Murray's Davis Cup dilemma

His close friend Leon Smith is the new team captain, but World No 4 remains reluctant to commit to Britain's cause
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The Independent Online

Leon Smith, one of Andy Murray's closest friends in tennis, was named Britain's Davis Cup captain yesterday, but the world No 4 insisted here at the Monte-Carlo Masters that he had not recommended his fellow Scot for the job and that his appointment would not affect his own decisions about playing for his country.

Smith, 34, who also becomes the Lawn Tennis Association's head of men's tennis, has never played professionally and has never coached a senior player. He made his name coaching juniors – most notably Murray himself for six years from the age of 11 – and has climbed the ranks through the LTA, where he was most recently Head of Player Development.

His appointment is a result of a review conducted by Steven Martens, the LTA's player director. "Leon is a young British coach full of energy and passion, who's already proved he's a quick learner and has the respect of the players," Martens said.

Murray, who plays his opening match in his first clay-court tournament of the year against Germany's Philipp Kohlschreiber here tomorrow, spoke to Smith about the Davis Cup vacancy caused by John Lloyd's resignation but said he had never mentioned his former coach's name when asked by Martens about the captaincy.

"I'm not taking any responsibility at all for Leon's appointment," Murray said. "I obviously need to speak to him about it as a friend more than anything because I want him to be successful. But it's a big responsibility. It's going to be tough, but if he really wants to do it and he believes in himself enough then I'm sure he can do a good job."

He added: "Leon's very young still in coaching terms and experience on the men's side of the game. He's obviously worked a lot on the junior side, but on the men's side he's inexperienced. It's a big job. He was working with the juniors and now he's head of men's tennis and Davis Cup captain. It's a huge, huge responsibility for him."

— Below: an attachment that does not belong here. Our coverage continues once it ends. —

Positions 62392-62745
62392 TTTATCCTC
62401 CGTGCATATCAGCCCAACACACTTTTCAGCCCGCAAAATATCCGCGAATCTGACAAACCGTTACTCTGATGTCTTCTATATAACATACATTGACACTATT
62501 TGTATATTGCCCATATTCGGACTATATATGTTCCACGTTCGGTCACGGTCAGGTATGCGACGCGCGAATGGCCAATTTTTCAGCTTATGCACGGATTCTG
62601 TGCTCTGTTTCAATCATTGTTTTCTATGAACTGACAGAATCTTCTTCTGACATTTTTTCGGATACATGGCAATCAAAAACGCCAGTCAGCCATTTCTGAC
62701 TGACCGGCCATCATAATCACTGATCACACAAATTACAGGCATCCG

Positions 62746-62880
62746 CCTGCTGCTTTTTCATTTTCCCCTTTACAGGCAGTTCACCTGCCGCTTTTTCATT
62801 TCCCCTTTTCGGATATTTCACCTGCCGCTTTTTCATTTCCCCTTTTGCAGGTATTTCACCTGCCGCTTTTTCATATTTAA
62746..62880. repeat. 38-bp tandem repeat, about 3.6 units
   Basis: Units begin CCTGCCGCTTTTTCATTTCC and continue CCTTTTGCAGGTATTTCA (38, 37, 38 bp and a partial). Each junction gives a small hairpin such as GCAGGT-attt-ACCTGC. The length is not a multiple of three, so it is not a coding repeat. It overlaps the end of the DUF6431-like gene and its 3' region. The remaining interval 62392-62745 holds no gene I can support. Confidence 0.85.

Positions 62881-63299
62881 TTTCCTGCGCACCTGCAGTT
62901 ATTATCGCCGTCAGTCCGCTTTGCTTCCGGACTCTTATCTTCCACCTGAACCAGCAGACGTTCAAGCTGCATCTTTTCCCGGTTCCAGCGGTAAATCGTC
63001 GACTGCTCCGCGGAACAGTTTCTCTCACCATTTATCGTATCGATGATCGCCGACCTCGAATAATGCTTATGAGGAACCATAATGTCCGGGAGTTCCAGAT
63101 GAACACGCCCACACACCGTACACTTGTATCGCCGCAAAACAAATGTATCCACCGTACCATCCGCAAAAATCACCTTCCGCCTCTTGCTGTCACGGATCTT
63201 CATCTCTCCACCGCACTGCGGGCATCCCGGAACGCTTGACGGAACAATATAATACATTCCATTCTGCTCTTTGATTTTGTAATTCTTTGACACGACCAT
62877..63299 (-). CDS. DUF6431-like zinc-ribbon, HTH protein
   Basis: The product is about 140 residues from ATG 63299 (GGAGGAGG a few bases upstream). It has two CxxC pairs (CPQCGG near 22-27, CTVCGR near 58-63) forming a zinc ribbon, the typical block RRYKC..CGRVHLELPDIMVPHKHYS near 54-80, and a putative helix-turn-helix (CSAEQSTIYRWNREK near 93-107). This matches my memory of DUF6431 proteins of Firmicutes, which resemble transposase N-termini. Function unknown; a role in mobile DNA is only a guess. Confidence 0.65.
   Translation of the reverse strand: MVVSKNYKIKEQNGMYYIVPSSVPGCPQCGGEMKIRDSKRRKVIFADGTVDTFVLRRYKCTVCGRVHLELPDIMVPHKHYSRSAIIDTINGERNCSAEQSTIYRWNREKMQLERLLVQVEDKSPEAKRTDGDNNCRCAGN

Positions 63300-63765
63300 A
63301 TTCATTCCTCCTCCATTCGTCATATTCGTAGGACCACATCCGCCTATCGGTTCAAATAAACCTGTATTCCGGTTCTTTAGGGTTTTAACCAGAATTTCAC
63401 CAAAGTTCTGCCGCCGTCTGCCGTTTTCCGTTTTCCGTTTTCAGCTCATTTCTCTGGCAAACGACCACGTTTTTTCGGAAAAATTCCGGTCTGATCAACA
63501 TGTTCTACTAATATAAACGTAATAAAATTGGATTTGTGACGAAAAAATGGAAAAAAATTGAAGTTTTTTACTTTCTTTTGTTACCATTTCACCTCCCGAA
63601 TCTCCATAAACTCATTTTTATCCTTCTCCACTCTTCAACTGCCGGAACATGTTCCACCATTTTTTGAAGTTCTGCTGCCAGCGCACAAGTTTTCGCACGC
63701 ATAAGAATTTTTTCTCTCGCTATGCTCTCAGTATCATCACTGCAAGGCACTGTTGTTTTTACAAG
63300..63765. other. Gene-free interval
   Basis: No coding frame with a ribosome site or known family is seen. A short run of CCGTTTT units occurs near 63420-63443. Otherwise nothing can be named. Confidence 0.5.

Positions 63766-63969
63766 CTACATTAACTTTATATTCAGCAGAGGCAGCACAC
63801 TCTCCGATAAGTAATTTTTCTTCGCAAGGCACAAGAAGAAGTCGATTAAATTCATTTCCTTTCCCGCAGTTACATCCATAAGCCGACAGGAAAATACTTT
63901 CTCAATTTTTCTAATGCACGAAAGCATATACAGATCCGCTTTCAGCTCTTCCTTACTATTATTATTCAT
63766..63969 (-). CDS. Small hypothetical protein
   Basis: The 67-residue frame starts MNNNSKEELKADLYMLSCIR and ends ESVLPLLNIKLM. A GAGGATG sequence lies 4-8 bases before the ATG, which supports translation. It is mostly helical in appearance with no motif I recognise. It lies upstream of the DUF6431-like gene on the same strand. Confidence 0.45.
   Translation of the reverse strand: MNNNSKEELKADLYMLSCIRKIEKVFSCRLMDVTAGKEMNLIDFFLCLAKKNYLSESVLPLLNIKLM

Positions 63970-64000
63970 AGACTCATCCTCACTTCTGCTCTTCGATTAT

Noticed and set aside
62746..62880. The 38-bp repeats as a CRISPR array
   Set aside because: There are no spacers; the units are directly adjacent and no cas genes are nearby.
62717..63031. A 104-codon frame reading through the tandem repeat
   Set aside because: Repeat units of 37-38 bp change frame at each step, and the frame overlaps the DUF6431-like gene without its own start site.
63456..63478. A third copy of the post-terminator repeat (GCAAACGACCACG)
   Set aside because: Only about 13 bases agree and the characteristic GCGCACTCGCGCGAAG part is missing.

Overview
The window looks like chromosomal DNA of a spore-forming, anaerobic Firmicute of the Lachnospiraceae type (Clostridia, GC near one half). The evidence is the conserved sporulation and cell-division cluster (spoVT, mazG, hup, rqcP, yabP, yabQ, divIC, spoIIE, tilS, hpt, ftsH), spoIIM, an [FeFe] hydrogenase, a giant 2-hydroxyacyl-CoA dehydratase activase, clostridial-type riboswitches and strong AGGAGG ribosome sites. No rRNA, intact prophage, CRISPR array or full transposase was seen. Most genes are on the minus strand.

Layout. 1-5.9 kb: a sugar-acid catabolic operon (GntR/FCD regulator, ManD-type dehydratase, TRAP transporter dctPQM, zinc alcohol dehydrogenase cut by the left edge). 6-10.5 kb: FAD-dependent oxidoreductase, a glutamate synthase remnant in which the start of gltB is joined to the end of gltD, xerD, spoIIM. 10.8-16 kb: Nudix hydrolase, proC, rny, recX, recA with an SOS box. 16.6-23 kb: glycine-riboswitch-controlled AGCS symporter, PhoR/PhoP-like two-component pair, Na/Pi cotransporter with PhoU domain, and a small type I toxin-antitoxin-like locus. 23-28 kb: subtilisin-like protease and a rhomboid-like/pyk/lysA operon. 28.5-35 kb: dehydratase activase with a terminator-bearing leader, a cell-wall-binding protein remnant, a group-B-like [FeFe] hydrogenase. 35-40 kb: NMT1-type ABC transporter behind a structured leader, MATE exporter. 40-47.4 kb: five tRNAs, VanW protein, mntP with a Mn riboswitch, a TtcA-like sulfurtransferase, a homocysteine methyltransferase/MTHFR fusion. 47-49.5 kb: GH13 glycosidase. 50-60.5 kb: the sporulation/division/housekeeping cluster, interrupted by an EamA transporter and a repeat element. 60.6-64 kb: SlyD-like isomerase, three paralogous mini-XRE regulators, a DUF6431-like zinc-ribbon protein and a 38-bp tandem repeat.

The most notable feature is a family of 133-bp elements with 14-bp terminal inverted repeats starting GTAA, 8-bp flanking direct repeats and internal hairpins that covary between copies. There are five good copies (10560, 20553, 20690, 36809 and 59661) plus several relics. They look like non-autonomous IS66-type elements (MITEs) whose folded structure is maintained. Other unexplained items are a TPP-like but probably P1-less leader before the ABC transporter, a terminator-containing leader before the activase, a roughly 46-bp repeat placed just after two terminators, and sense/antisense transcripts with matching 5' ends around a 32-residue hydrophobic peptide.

Murray chose not to play against Lithuania last month as Britain suffered a humiliating record fifth consecutive defeat. They now need to beat Turkey at Eastbourne in July to avoid relegation to Group Three of the Europe Africa Zone, the Davis Cup's lowest tier, alongside the likes of Albania, Andorra and San Marino.

Asked whether he would play against Turkey, Murray said he would decide nearer the time but added: "I still need to do what's right for me. If I want to play, I'm playing for the team. It's not that I'm playing because Leon's the captain. I hope that wasn't the reason why he became the captain. I don't think that's the way to make a decision on something as big as this."

Jamie Murray, Andy's brother, was cynical about the appointment. He said on Twitter: "Do you honestly think this will make him play? So transparent."

Smith, who plans to work with a number of assistants rather than designate a specific Davis Cup coach, said that Murray's participation would be considered on a tie-by-tie basis. "I certainly realise, like I think we all do, that he's got wider aspects of British tennis and ambitions to achieve at this point in his career," Smith said.

While acknowledging his lack of experience, Smith said that he had established a good relationship with the other British players and their coaches on the Challengers and Futures circuits. "I do think I can make a success of it," he said. "I think I can draw the best out of players."

Although Smith represented Scotland as a player, he decided on leaving school to concentrate on coaching. He quickly impressed Murray's mother, Judy, who was Scotland's national coach at the time, and remembers hitting with Andy when he was just five years old. He was Murray's coach until he was 17 and parted company only when Murray went to train at the Sanchez-Casal academy in Barcelona.

As for his own state of mind following his disappointing performances in Indian Wells and Miami, Murray said here that he had been encouraged by his recent form in practice, especially as he had had more time to train on clay this year. "I'm not too worried about the last couple of months because I've been playing well in practice, though not in the matches," he said. "I know it might take me a little bit of time, but I'll start to play well in them too."